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Must Love Dogs

The book Must Love Dogs was made into the movie Must Love Dogs.

Which one did you like better, the book or the movie?  Right now there are 6 votes for the book, and 6 votes for the movie.

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Book details for Must Love Dogs

Must Love Dogs was written by Claire Cook. The book was published in 2002 by NAL Trade. More information on the book is available on Amazon.com.

 

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Claire Cook's beguilingly original Ready to Fall struck a vibrant chord with its "perky take on midlife angst" (Publishers Weekly). In Must Love Dogs she gives us a contemporary Everywoman in a big rollicking south-of-Boston Irish family-a zany novel with... Read More
Claire Cook's beguilingly original Ready to Fall struck a vibrant chord with its "perky take on midlife angst" (Publishers Weekly). In Must Love Dogs she gives us a contemporary Everywoman in a big rollicking south-of-Boston Irish family-a zany novel with the flavor of Nora Ephron, Susan Isaacs, and Jeanne Ray's Julie and Romeo.

Forty-year-old Sarah Hurlihy, a divorced preschool teacher whose life is her classroom, is about to meet her first date in more than a decade. It was the "Loves Dogs" that hooked her in the personal ad, and now she is scanning her neighborhood café for the man with a yellow rose. And find him she does, but he's the last person on earth she expects to find there . . .

In Must Love Dogs, hilarious missteps abound. Sarah's widowed father, Billy Hurlihy, with six adult kids, is seeing at least two women. And he and Sarah aren't the only Hurlihys with romantic challenges. Her brother Michael, for one, has a rocky marriage that Mother Teresa, his St. Bernard, just may put over the edge. With self-deprecating humor and a laugh-out-loud view of the way we live now, including shar pei/Labrador crosses and a transgenerational body-piercing experience, Must Love Dogs is a perfect beach read that melts the heartache of dating with warmth and humor.

Movie details for Must Love Dogs

The movie was released in 2005 and directed by Gary David Goldberg, who also directed Dad (1989). More information on the movie is available on Amazon.com and also IMDb.

Actors on this movie include Diane Lane, John Cusack, Elizabeth Perkins, Christopher Plummer, Dermot Mulroney, Stockard Channing, Ali Hillis, Brad William Henke, Julie Gonzalo, Glenn Howerton, Ben Shenkman (II), Jordana Spiro, Kirk Trutner, Victor Webster, Michael Spound, Will McCormack, Ted Griffin (III), Marylouise Burke, Brad Hall and Bobby Coleman.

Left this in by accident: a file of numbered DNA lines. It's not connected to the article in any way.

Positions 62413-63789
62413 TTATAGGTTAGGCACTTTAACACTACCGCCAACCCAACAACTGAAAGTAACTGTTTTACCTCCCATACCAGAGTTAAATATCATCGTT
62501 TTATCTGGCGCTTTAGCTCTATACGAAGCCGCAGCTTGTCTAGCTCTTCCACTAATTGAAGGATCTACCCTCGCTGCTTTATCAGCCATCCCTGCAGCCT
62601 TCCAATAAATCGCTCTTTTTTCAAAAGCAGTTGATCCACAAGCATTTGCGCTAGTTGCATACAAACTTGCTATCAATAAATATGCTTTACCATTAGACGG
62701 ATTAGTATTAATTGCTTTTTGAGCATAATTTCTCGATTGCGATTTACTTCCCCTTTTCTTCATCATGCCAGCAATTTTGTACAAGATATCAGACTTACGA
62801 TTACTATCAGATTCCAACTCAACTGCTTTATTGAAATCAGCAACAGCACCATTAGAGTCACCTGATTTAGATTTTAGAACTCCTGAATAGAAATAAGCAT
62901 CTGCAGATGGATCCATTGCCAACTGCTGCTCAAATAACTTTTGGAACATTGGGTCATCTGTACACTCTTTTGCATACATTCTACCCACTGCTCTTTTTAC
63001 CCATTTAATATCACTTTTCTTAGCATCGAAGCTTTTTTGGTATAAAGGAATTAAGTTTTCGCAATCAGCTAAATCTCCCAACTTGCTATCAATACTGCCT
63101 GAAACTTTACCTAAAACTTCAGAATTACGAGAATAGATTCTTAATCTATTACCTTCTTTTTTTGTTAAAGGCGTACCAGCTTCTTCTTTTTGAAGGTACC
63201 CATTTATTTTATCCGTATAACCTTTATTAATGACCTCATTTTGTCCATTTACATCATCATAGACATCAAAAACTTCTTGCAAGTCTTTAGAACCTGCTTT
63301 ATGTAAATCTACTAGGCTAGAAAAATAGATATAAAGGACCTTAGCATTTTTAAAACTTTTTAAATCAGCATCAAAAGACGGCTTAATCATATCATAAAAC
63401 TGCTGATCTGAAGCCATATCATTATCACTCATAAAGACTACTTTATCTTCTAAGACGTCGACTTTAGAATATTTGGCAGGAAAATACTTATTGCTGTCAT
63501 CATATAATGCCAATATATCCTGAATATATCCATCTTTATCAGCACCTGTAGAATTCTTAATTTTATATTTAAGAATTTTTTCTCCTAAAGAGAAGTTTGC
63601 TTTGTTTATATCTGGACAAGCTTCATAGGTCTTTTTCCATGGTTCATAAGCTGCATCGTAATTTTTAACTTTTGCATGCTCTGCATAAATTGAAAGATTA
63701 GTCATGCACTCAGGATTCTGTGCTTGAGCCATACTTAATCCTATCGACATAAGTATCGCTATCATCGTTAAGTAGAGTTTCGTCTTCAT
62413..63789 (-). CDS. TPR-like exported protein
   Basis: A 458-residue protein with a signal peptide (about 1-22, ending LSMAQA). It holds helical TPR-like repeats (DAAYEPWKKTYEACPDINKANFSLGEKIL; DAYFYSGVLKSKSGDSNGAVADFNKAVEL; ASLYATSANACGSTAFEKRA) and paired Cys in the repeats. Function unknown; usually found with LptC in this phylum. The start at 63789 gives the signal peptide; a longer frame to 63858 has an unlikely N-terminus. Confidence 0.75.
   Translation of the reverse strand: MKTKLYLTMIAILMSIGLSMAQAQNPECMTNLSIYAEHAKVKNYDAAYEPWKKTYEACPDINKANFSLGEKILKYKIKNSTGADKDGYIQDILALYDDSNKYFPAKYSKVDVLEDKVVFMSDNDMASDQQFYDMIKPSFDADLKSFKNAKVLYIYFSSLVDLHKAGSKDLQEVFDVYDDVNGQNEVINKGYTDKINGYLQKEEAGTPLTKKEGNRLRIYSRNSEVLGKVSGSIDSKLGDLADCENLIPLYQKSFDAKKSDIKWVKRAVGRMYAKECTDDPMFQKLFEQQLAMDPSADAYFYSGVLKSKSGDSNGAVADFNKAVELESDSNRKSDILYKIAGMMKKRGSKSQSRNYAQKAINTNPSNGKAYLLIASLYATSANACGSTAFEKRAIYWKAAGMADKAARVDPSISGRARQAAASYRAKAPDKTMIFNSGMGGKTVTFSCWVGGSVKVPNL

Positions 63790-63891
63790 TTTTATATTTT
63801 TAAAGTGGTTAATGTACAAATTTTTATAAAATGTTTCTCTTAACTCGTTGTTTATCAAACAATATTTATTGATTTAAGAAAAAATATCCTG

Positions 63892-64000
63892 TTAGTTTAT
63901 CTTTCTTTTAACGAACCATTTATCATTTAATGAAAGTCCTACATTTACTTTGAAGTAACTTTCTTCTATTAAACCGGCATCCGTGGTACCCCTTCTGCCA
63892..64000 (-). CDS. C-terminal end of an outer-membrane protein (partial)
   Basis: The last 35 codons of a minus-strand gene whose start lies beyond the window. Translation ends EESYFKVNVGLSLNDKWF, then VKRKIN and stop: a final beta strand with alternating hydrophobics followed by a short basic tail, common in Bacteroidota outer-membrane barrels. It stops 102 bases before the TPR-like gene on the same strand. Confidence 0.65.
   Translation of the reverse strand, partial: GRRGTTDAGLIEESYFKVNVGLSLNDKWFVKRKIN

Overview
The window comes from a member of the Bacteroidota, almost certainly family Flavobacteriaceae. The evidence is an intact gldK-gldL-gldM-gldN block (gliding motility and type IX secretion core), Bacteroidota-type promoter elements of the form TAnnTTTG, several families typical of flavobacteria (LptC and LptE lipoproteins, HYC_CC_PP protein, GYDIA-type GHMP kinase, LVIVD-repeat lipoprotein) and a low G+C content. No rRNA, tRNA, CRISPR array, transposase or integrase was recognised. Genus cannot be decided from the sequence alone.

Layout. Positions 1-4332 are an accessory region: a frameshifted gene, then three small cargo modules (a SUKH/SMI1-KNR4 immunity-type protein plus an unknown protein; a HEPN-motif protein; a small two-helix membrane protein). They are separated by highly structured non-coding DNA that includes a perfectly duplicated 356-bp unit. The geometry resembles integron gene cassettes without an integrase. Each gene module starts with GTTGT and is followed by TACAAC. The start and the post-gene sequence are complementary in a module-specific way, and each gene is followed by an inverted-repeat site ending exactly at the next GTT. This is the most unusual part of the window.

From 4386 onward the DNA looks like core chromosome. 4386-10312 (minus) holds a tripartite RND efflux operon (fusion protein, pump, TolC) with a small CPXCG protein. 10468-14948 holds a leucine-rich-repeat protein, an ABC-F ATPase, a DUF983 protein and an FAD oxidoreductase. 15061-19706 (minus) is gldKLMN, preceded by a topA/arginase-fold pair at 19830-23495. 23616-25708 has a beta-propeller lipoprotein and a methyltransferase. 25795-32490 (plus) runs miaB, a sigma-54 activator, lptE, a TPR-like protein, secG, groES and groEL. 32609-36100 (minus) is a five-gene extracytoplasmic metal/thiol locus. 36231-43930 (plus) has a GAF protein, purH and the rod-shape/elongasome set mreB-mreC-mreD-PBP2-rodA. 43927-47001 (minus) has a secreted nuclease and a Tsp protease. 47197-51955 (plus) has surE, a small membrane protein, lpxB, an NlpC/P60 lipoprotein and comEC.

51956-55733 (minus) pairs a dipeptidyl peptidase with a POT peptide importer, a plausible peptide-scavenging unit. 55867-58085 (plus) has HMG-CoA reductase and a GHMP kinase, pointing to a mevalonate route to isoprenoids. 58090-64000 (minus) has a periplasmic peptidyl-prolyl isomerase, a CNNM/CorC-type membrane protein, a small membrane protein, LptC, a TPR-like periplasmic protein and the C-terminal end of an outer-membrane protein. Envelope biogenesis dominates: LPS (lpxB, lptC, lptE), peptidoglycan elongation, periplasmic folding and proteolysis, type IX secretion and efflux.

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The combined charisma of Diane Lane and John Cusack gives a lift to Must Love Dogs, a romantic comedy built on the comic potential of internet dating. Sarah (Lane, Under the Tuscan Sun), a preschool teacher and recent divorcee, has her entire family buggi... Read More
The combined charisma of Diane Lane and John Cusack gives a lift to Must Love Dogs, a romantic comedy built on the comic potential of internet dating. Sarah (Lane, Under the Tuscan Sun), a preschool teacher and recent divorcee, has her entire family bugging her to get back in the dating pool. Finally her sister (dependable second banana Elizabeth Perkins, Big) puts an ad for Sarah online; a host of questionable prospects respond, but Sarah meets one guy--a boat builder named Jake (John Cusack, High Fidelity, Say Anything)--who shows promise, though he himself is recently divorced and a little tender. Unfortunately, Sarah also feels sparks with the father (Dermot Mulroney, My Best Friend's Wedding) of one of her students, and when paths cross, trouble follows. Must Love Dogs has some amusing scenes, but the tone and quality is wildly erratic--it's as if the movie was broken into a dozen parts and randomly assigned to different writers and directors, some of whom were making a bad sitcom, some of whom were making a good sitcom, and some of whom were making a movie that blended wry comedy with some deft psychological insight. The great cast (in addition to solid work from those mentioned above, there's also Stockard Channing and Christopher Plummer) keep the story moving, but for every amusing moment there are two that are plastic, forced, or wince-inducing. --Bret Fetzer